This installment: a high roller brought low (f); a tricksy suspense tale with computer sleight of hand (f); fun with kids’ books (nf); a horror/comedy (DVD); funny short stories (f); and the joys of a communal swimming pool (f).
Lake Success by Gary Shteyngart
“Excess” is more like it, as hedge-fund trader Barry launches himself on a cockamamie road trip aboard Greyhound—the “dog.” A midlife crisis in which our anti-hero keeps thinking he’s encountering real life but puts such a romanticized spin on it we know he knows not. Back home wife Seema is deeply engaged with their autistic 3-year-old Shiva and with Luis, a faux-Guatemalan novelist neighbor. And Barry’s company is tanking big time. A big mess but guess what—money talks LOUD. Over the top, like Barry and his milieu itself, and a hoot.
Lies by T. M. Logan
One more tricksy, suspenseful novel which I’ve developed a taste for. (And have figured out what will happen.) Joe is a good guy, a teacher, happily married, nice kid. On impulse he spots his wife’s car, follows it to surprise her, and gets a different kind of surprise that morphs into nightmare. There goes his job, his sanity, and possibly his freedom until the (not so surprising any more) denouement. English setting and lots of sleight-of-screen with computers and social media.
Wild Things by Bruce Handy
Subtitled The Joy of Reading Children’s Literature as an Adult. I had a lot of fun with this book, as someone who’s been reading kids’ books for decades, first to me, then to my kids, then to grandkids, and then at library story times. Inside dope about the eccentricities of favorite authors and the vagaries of the publishing world. I admit I cherry-picked my way through it, zeroing in on the books I love and skimming chapters not part of my personal canon. But lots of joy, as promised, as well as sly wit.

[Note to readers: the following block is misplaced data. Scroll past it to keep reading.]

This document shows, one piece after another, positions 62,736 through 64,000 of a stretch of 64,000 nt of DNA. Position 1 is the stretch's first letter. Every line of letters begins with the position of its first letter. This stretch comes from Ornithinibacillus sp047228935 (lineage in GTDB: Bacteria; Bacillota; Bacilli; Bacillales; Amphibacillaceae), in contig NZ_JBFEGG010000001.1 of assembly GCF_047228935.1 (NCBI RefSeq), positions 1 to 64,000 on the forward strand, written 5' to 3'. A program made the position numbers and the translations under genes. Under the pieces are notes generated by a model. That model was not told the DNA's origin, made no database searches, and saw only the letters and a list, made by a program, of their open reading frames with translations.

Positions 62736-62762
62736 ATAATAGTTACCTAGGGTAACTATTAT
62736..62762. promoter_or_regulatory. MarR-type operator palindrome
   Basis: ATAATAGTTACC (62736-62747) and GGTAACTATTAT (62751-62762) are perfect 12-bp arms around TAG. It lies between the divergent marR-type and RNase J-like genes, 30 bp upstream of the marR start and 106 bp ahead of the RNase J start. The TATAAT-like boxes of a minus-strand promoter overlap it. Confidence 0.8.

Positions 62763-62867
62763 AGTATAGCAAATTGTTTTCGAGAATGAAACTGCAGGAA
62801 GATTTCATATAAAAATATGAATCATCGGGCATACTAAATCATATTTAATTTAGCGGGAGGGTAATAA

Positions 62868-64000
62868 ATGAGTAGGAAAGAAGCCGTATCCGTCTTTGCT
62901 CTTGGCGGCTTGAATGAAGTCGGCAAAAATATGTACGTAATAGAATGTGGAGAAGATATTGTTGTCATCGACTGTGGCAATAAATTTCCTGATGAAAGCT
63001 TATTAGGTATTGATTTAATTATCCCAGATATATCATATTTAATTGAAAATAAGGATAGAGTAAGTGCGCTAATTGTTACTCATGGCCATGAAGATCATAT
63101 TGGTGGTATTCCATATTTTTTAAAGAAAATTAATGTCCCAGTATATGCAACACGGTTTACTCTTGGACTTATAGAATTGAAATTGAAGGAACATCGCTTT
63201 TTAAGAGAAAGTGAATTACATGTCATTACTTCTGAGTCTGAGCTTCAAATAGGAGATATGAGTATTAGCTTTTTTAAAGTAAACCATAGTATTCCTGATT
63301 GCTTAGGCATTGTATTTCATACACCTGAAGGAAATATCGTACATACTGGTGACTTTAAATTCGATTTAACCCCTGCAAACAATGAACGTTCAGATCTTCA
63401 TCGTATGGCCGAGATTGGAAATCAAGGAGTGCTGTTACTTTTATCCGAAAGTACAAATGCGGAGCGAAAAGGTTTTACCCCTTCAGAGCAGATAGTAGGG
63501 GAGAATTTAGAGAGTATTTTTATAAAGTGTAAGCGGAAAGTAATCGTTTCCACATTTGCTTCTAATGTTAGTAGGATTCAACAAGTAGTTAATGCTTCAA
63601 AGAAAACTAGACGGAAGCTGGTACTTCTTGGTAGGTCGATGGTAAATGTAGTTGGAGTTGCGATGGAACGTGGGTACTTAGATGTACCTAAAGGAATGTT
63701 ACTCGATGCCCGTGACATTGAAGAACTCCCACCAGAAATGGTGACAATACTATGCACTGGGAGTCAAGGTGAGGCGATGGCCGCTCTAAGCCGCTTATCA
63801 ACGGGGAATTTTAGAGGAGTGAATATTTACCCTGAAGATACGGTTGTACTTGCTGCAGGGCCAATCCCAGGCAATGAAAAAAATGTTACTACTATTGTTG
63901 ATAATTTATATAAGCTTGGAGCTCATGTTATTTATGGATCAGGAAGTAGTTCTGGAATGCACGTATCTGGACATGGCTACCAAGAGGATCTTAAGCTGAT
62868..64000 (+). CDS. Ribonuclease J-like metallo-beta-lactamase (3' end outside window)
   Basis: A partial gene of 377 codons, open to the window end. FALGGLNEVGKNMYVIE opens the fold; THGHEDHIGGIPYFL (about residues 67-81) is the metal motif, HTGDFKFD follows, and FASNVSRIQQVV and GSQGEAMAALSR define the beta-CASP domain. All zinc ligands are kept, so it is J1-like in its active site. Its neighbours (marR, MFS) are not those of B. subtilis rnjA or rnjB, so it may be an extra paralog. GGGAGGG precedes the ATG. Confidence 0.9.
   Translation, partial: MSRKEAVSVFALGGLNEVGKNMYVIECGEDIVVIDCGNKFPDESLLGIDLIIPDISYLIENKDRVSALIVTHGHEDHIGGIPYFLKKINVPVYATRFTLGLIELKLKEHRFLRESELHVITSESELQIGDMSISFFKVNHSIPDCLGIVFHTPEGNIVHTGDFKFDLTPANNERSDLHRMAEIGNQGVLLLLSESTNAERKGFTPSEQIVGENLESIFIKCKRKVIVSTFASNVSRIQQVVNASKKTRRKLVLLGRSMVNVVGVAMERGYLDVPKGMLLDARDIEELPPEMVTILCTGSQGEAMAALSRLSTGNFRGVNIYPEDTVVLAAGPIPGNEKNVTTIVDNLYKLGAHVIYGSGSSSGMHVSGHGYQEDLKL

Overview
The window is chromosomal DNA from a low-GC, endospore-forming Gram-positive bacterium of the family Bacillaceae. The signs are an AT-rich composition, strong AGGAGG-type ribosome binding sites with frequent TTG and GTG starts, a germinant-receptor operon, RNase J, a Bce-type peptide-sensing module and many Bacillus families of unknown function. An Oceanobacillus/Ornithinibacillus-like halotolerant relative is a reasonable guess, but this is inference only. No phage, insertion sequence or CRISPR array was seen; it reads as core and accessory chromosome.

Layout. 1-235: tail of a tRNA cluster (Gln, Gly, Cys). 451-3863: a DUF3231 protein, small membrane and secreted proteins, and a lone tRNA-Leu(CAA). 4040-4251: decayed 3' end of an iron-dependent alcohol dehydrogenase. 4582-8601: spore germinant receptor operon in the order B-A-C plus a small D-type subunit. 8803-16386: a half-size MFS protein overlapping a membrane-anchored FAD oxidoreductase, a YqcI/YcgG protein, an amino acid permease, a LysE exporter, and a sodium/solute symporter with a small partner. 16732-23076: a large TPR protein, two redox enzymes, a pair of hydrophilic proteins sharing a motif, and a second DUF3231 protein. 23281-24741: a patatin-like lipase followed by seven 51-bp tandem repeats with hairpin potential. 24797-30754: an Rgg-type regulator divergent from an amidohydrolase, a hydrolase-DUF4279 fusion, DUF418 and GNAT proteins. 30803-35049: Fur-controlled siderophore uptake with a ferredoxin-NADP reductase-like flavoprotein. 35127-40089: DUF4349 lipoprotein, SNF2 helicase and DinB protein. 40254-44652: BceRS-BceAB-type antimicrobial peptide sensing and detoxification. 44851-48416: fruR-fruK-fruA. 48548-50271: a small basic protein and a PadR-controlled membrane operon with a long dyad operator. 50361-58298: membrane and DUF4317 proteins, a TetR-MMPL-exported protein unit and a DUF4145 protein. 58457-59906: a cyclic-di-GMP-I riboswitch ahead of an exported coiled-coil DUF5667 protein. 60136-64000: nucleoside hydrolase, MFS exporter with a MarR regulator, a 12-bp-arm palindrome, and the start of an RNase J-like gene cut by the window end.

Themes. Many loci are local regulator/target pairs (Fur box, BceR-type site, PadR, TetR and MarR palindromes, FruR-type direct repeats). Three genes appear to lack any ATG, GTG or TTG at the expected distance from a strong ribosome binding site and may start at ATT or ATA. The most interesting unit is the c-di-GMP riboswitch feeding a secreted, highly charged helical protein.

Get Out (DVD)
I love to be surprised and this horror/comedy did just that, in spades. Chris, a nice guy who happens to be black, visits his girlfriend’s parents for the weekend and though they seem liberal and accepting, there’s a very weird vibe. Especially from their two black servants. And then the many guests who descend. Mom’s a therapist specializing in hypnosis; Dad’s a surgeon. I won’t tell you how they apply their skills to nefarious doings but be forewarned—lots of splatter.
Hits and Misses by Simon Rich
These short stories are more like shtick than literature but they are very clever and entertaining. Jews, Hollywood, kid stuff—all fair game for Rich’s rapier wit. Great dialogue-you can almost hear the rim shots. For instance, a talent agent parlays Death himself, sidestepping his own demise with the promise of a TV show. Turns out the Grim Reaper had theatrical aspirations in his “youth” and even took two years of tap. You get the picture, and what’s good for a laugh is good medicine in these tense times.
The Lido by Libby Page
That’s the name of a local swimming pool, source of pleasure for many denizens of Brixton. Especially widowed Rosemary who has delicious memories of her husband there. Katie, a young, depressed reporter, gets sucked in when the pool is threatened by developers. Rosemary insists Kate get in the water before their interview and swimming plus community help pull her out of the dumps. Petitions, a demonstration, and all seems lost. But as I’d hoped, it all works out. A sweet book full of sensory detail and lively characters.
Back next week.